Dell's rapier-thin PowerEdge M420 to render Hobbits?
Launch in three weeks at same time as low power eight-core Xeon E5
Dell has disclosed a few more details of the rapier-thin PowerEdge M420 server we spotted back in February.
One of those details is that the server isn't literally rapier-thin. Baseball-bat thin is a better description, as we hope is conveyed in the photo at the bottom of this story.
We took that snap at the new Dell Solutions Centre in Sydney, Australia, where staff showed it off at the centre's launch and proclaimed it had been designed specifically with Australasian render farm operators in mind.
We mentioned Animal Logic (maker of Happy Feet) and Fuel (a contributor to the forthcoming Prometheus, with credits including The Avengers) and received “we're not confirming it but you're barking up the right tree” nods from Dell personnel. Weta Digital, which is of course working on the two Hobbit movies, was mentioned as one regional business with heavy rendering requirements and a liking for dense data centres that the server can meet.
Dell was cagey enough not to confirm outright that any of the three would buy the servers, but did disclose that it will use the forthcoming low-power version of Intel's Xeon E5 and can fit 192Gb of RAM inside its slim case. Two solid state disks were supported and the server also boasts to SD card slots, one bootable.
The company also said the server is a two-socket beast and repeated the claim that it can be rigged up to deliver 512 cores in a 10U chassis. That makes for 16 cores per server.
We're not sure which CPU will fit the slots, but Dell Australia staff said we have only three weeks of waiting to find out, as Dell will officially take the wraps off the server once Intel does likewise for some new Xeon E5s. ®
Yes, another density play
Dell is all about density, but density doesn't help you very much if you don't combine it with memory density and some way of getting all of that IO to the CPUs and back out. As they don't have any chip set tech to expand the IO or the memory in addition to the standard Intel architecture, this concept isn't going to be of much value for the vast majority of workloads, such as big VM farms (memory constrained) or big application server farms (IO constrained). I guess if you have a workload where there is plenty of memory and IO, but you need dense CPU (rendering images is about it), then it might make sense... assuming they have the GPU options. For those applications, you would probably use some big SMP box, not little blades. The whole insistence on blades is confusing. People want blades, but they often don't need them. Their data centers generally have plenty of rack space after they virtualized all of those x86 servers. The one thing their HVAC systems are not set up for is power density (10-20 Kw to a rack), so they reconfigure their data center to push everything into a couple of racks of blades... then they figure out that CPU was never the bottleneck, it was always memory.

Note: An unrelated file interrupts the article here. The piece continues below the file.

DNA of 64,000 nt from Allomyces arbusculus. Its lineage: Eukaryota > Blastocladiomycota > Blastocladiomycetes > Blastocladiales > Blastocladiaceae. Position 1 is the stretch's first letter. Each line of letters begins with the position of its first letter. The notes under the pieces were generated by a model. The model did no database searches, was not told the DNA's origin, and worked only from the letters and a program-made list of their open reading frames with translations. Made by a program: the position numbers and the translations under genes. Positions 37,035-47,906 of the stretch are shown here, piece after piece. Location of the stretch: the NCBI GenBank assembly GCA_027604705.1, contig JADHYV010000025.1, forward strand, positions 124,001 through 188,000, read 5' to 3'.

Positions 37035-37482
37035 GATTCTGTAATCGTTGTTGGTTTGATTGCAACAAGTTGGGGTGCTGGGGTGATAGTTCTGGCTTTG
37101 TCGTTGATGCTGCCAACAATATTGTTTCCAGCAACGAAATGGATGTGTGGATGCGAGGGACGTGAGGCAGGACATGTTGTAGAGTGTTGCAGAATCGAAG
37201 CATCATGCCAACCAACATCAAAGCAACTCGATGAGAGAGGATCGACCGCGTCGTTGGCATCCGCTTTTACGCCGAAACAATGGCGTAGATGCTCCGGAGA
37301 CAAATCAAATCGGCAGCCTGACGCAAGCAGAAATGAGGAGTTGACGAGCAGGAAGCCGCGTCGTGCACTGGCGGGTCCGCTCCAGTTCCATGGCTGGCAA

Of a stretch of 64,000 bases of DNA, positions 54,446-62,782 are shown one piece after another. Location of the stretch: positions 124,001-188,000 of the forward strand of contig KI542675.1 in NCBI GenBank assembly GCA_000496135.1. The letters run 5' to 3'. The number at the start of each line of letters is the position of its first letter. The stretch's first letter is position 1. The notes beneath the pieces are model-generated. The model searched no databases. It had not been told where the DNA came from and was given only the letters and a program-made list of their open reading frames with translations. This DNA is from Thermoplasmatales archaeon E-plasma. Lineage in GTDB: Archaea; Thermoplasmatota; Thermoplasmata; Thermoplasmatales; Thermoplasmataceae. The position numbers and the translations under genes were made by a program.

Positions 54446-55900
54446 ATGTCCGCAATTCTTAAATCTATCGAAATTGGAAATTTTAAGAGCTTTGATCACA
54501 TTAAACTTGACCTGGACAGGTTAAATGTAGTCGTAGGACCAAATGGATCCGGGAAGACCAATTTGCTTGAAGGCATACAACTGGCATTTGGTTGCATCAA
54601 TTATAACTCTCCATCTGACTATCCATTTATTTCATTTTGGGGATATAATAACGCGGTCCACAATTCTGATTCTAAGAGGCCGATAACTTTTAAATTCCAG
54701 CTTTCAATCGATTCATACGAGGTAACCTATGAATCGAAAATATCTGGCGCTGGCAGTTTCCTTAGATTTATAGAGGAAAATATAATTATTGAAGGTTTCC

Re: What is the application?
Rendering halflings, if I read the article correctly. I guess the waste heat is especially efficient at extracting jolly shire fat or something.
How are these poweredge servers going to sit in 10U racks? mounted side by side on shelves?
Looking forward to them powering the next TINTIN at Weta, an awesome technological achievment by Jackson